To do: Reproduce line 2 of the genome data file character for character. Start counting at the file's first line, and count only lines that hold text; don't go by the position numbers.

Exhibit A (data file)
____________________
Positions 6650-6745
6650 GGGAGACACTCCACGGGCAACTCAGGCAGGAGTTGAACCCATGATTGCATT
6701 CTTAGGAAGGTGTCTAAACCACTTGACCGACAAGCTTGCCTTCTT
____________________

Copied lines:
6650 GGGAGACACTCCACGGGCAACTCAGGCAGGAGTTGAACCCATGATTGCATT